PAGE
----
Every year, the Italian Ministry of Education sends a delegation of over 100 students on a trip to Nazi death camps called “Viaggio della Memoria” (Journey of Memory). Guided by historians, Holocaust survivors and Jewish leaders, several high-profile representatives of the Italian government also regularly join the annual trip.
Earlier this month, Italian Education Minister Stefania Giannini and the president of the Union of Italian Jewish Communities (UCEI), Renzo Gattegna, signed a document to strengthen Holocaust studies in Italian schools. The January 19 signing took place at the historic Tempel synagogue in Krakov, as the two joined this year’s delegation of students.
The ministry trip to Poland is only one of the dozens organized by Italian schools. Every year, thousands of initiatives, conferences, concerts, and performances are held all over the country, while the Italian embassy in Israel organizes a large ceremony at the Yad Vashem Holocaust Museum in Jerusalem.
So at first glance, it appears Italy should take January 27, International Holocaust Remembrance Day, very seriously.
However, the results of a new poll on the subject show a more nuanced situation, and many Jewish leaders and opinion makers have begun to wonder to what extent January 27 effectively keeps alive the memory of Europe’s darkest times.
Conducted by SWG, a leading Italian pollster, with the cooperation of Italian Jewish paper Pagine Ebraiche, the survey interviewed over 1,000 representatives of the adult general Italian population between January 11 and January 13, 2016.
The vast majority of respondents agreed that Holocaust Remembrance Day “helps in developing a conscience” (81%), “helps to keep awareness of these issues alive” (87%), and “raises awareness of the historical facts” (91%).
According to the recent poll, over 60% of Italians feel either “very” or “fairly personally involved” in the observance of January 27.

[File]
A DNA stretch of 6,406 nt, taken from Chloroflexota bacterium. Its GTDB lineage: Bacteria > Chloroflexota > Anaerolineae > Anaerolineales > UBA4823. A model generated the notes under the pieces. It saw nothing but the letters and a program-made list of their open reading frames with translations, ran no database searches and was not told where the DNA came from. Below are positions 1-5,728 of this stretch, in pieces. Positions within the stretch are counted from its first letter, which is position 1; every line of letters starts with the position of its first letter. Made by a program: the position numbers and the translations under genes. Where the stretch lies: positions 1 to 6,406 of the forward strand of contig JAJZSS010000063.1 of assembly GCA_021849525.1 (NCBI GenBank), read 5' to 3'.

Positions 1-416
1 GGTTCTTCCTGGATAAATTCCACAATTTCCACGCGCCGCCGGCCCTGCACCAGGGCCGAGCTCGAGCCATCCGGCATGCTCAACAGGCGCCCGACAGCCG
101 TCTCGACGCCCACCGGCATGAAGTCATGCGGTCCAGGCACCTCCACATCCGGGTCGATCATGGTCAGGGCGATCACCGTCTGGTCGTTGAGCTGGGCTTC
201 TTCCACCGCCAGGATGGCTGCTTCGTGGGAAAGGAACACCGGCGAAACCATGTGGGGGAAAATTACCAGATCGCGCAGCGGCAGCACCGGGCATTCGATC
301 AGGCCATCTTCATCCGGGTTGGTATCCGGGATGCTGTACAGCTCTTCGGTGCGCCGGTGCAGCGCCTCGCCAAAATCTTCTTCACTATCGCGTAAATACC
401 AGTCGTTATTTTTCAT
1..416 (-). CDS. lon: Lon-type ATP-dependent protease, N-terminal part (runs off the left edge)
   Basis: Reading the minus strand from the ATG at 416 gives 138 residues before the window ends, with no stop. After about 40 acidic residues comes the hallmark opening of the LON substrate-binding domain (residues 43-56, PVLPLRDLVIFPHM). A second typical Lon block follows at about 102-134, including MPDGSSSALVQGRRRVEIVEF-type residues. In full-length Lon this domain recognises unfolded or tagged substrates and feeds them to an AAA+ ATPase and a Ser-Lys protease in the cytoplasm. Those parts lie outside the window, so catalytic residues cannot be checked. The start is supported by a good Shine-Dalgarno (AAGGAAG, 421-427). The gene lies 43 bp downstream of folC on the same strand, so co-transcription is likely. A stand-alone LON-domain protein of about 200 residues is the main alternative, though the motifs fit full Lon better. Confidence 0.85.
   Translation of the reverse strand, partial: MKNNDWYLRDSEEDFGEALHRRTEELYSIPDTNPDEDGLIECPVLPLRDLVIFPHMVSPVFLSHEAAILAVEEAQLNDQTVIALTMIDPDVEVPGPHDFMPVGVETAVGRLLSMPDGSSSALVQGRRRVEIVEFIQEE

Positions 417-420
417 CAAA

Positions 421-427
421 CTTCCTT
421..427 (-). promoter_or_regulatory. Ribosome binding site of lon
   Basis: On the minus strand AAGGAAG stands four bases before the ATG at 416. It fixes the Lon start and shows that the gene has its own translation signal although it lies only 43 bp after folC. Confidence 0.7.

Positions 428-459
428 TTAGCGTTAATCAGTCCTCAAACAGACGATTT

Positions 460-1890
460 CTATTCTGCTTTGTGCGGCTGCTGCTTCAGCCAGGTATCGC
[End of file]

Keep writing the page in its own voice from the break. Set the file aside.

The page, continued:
At the same time, however, the percentage of people who consider January 27 “useless” has doubled in two years, increasing from 11% in 2014 to 22% in 2016. A consistent 16% believes the event should only be for Jews.
Moreover, the percentage of those aware of what January 27 represents decreased more than ten points, from 54.4% in 2014 to 43.8% in 2016.
“These results allow us to understand, how, on the one hand, the culture of ‘memory’ has acquired a high and comforting level of importance in the majority of public opinion, and, on the other hand, that the perception of ‘remembrance’ is encountering a progressive, alarming erosion,” commented Pagine Ebraiche editor-in-chief, Guido Vitale, in an editorial. He called the report a “warning sign” and urged greater quality rather than quantity of initiatives.
The poll also highlighted the different perceptions of Italian anti-Semitism between the general population and the Jewish population.
In the final question of the SWG-Pagine Ebraiche poll, those surveyed were asked, “Do you think anti-Semitism in Italy is still: very present/fairly present/little or not present at all?”
Over 61% of the respondents from the general population said that it is “little” or “not present at all,” with 34% opting for “fairly present” and only 4% for “very present.”
However, when the similar questions were posed to the Italian Jewish population in a different survey, 18% of the respondents described anti-Semitism in Italy as “a very big problem” and 45% as a “fairly big problem.” Another 36% of Jews said that it is “not a very big problem,” and only 1% “not a problem at all,” according to a survey by the London-based Jewish Policy Research.
The report, sponsored by the European Union through its Fundamental Rights Agency, was based on data gathered at the end of 2012 but published in January 2015.
“There is the risk of hypertrophy of [Holocaust] remembrance, but there is also the risk of a fossilization of remembrance, with civil rituals that keep on repeating themselves in a mechanical way, losing their significance,” warned Italian historian Simon Levis Sullam in an interviewed published in the daily Corriere Della Sera.
“The Holocaust Memorial Day should maintain its role as a way for reflecting on the past in order to reject intolerance and racism today. Otherwise, remembering Auschwitz loses its meaning,” said Levis Sullam.
Levis Sullam recently authored the book “I carnefici italiani” (The Italian Executioners), aimed at debunking the myth of “the good Italians.” That widespread narrative claims that Italy was not really guilty for the persecution of its Jewish population, and lays the blame on the Nazis.
Indeed, one of the more controversial aspects most frequently cited by educators and historians of Italy’s observance of International Holocaust Remembrance day is that the remembrance is rarely connected with the acceptance of national responsibility. Rather, it tends to emphasize either the stories of individual Italian righteous or the atrocities committed by the Germans.
And as the aging Holocaust survivors inevitably die, who will be able to counter this revised historical narrative?
*The article was published in The Times of Israel on January 29, 2016.